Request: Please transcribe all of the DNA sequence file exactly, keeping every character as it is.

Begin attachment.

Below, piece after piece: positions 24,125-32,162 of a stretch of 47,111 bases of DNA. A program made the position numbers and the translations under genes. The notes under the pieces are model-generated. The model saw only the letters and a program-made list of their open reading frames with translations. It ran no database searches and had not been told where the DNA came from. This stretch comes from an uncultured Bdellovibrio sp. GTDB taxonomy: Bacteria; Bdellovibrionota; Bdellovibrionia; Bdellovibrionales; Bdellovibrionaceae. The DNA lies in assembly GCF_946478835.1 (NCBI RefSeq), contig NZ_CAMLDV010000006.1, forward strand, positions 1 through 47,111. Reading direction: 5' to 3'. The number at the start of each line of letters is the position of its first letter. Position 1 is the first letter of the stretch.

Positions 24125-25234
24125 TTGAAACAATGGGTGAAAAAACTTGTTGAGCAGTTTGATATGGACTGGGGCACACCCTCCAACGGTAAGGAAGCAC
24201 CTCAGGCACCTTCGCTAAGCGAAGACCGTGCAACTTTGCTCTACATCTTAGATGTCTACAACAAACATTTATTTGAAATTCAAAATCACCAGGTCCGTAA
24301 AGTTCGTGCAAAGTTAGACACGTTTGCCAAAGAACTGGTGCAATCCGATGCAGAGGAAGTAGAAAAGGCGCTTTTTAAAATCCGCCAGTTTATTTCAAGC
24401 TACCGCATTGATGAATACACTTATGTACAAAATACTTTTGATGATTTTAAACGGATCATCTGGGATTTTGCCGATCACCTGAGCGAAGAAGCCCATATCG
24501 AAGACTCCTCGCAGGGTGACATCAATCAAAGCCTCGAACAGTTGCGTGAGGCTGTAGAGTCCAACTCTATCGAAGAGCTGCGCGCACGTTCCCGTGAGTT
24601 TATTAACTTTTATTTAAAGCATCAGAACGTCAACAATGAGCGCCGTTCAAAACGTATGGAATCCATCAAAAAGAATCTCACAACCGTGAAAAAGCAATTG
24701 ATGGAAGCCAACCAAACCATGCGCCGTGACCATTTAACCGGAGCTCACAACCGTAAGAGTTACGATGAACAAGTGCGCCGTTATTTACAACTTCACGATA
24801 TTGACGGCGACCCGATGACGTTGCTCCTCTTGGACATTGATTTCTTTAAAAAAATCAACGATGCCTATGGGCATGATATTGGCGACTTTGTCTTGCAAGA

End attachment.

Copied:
Below, piece after piece: positions 24,125-32,162 of a stretch of 47,111 bases of DNA. A program made the position numbers and the translations under genes. The notes under the pieces are model-generated. The model saw only the letters and a program-made list of their open reading frames with translations. It ran no database searches and had not been told where the DNA came from. This stretch comes from an uncultured Bdellovibrio sp. GTDB taxonomy: Bacteria; Bdellovibrionota; Bdellovibrionia; Bdellovibrionales; Bdellovibrionaceae. The DNA lies in assembly GCF_946478835.1 (NCBI RefSeq), contig NZ_CAMLDV010000006.1, forward strand, positions 1 through 47,111. Reading direction: 5' to 3'. The number at the start of each line of letters is the position of its first letter. Position 1 is the first letter of the stretch.

Positions 24125-25234
24125 TTGAAACAATGGGTGAAAAAACTTGTTGAGCAGTTTGATATGGACTGGGGCACACCCTCCAACGGTAAGGAAGCAC
24201 CTCAGGCACCTTCGCTAAGCGAAGACCGTGCAACTTTGCTCTACATCTTAGATGTCTACAACAAACATTTATTTGAAATTCAAAATCACCAGGTCCGTAA
24301 AGTTCGTGCAAAGTTAGACACGTTTGCCAAAGAACTGGTGCAATCCGATGCAGAGGAAGTAGAAAAGGCGCTTTTTAAAATCCGCCAGTTTATTTCAAGC
24401 TACCGCATTGATGAATACACTTATGTACAAAATACTTTTGATGATTTTAAACGGATCATCTGGGATTTTGCCGATCACCTGAGCGAAGAAGCCCATATCG
24501 AAGACTCCTCGCAGGGTGACATCAATCAAAGCCTCGAACAGTTGCGTGAGGCTGTAGAGTCCAACTCTATCGAAGAGCTGCGCGCACGTTCCCGTGAGTT
24601 TATTAACTTTTATTTAAAGCATCAGAACGTCAACAATGAGCGCCGTTCAAAACGTATGGAATCCATCAAAAAGAATCTCACAACCGTGAAAAAGCAATTG
24701 ATGGAAGCCAACCAAACCATGCGCCGTGACCATTTAACCGGAGCTCACAACCGTAAGAGTTACGATGAACAAGTGCGCCGTTATTTACAACTTCACGATA
24801 TTGACGGCGACCCGATGACGTTGCTCCTCTTGGACATTGATTTCTTTAAAAAAATCAACGATGCCTATGGGCATGATATTGGCGACTTTGTCTTGCAAGA